On a number of occasions, DailyTech has discussed a concern
that appears to be growing among advocates for blind
pedestrians. With the rise of hybrid vehicles which run nearly
silent at low speeds and fully-electric vehicles, many blind
pedestrians are concerned that they won't be able to listen for
typical audible cues present in modern internal combustion engines.
The NHTSA is already
working on guidelines that would require hybrids and electric
vehicles to produce sounds that can be heard by pedestrians at low
speeds. However, Nissan it taking matters into its own hands with the
upcoming Leaf electric vehicle.
The Nissan Leaf will use a sine-wave
sound system that will "whistle" while the vehicle is
traveling at less than 19 mph. According
to Just-Auto, the sound system will sweep from 2.5kHz to
In addition to the artificial sound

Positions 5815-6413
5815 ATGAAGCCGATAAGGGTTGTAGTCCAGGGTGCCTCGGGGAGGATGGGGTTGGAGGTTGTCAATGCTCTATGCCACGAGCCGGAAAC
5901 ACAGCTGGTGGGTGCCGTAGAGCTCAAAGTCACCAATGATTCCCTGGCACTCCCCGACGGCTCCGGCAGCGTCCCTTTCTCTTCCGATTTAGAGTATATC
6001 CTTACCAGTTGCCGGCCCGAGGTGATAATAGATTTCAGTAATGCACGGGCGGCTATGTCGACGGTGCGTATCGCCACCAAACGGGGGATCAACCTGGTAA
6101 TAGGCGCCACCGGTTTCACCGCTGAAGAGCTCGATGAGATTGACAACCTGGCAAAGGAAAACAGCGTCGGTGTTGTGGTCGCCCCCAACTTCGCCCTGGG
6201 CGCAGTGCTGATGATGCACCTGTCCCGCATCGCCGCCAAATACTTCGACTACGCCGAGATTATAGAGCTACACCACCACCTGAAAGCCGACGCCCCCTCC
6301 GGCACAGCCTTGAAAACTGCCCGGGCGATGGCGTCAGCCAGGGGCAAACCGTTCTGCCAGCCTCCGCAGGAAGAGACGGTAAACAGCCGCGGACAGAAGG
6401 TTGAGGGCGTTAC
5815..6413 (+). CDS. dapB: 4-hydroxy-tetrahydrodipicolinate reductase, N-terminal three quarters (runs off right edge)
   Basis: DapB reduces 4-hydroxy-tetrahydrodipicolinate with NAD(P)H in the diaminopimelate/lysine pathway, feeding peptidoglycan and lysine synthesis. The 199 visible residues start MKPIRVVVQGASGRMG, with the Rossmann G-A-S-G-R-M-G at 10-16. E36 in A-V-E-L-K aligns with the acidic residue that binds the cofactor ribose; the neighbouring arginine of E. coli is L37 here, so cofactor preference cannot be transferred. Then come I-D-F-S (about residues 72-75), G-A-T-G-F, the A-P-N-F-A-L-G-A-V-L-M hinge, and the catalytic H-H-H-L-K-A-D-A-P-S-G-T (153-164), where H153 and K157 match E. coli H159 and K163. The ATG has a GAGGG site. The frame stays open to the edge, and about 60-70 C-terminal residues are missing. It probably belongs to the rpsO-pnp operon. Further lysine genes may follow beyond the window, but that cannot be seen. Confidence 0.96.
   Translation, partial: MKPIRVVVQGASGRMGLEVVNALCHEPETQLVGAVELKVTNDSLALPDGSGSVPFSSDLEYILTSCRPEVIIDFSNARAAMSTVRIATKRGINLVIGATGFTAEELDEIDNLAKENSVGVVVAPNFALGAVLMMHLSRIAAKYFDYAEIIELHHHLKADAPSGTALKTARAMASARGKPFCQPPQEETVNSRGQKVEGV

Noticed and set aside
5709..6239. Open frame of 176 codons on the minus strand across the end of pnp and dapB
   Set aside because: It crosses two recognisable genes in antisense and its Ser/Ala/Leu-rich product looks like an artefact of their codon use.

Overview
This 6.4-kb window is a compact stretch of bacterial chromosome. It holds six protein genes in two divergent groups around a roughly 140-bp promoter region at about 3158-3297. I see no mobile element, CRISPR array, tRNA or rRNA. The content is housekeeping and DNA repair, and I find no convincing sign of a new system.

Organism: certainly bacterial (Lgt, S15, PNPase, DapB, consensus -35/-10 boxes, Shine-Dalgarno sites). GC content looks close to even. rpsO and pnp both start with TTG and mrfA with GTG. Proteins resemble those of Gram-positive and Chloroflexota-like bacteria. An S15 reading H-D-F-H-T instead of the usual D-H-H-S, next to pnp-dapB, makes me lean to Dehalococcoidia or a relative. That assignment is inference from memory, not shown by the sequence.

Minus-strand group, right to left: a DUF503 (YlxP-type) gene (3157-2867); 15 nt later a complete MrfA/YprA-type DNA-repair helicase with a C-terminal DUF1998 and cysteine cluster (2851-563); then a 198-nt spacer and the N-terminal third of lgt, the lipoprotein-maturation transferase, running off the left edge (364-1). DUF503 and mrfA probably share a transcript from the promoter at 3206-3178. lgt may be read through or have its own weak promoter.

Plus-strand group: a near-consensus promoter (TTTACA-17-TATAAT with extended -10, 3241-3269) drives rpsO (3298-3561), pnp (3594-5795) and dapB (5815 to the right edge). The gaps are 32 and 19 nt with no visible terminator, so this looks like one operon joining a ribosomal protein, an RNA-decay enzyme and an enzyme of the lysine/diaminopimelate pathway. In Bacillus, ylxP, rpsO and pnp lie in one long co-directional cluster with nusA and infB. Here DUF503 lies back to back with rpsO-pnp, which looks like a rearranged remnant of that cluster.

while driving at low speeds, the vehicle will also make intermittent
sounds when put into reverse to alert people. And in a nod to
traditional gasoline and diesel-powered vehicles, the Leaf will make
a louder sound when first started up to alert pedestrians to the
You can watch a YouTube video of
Nissan's system here.
Nissan has already sold
of its initial allotment of Leaf EVs for the U.S. market (roughly
13,000 vehicles). The vehicle is priced at $32,780
before a $7,500 federal tax credit and can travel up to 100 miles
on a charge.
quote: Give blind people sonar.
quote: Its almost punishing the majority of us who can see just fine with noise pollution for the benefit of the much smaller blind population.
quote: Why not have cars emit a radio frequency which would be picked up by a headphone like device which would be given to the blind.
quote: Cuts down on noise pollution, the blind are aware of cars: win-win?
quote: And since this is for people in front of you I would assume the sound would be directed that way. So unless you car goes faster than the speed of sound, you should not hear it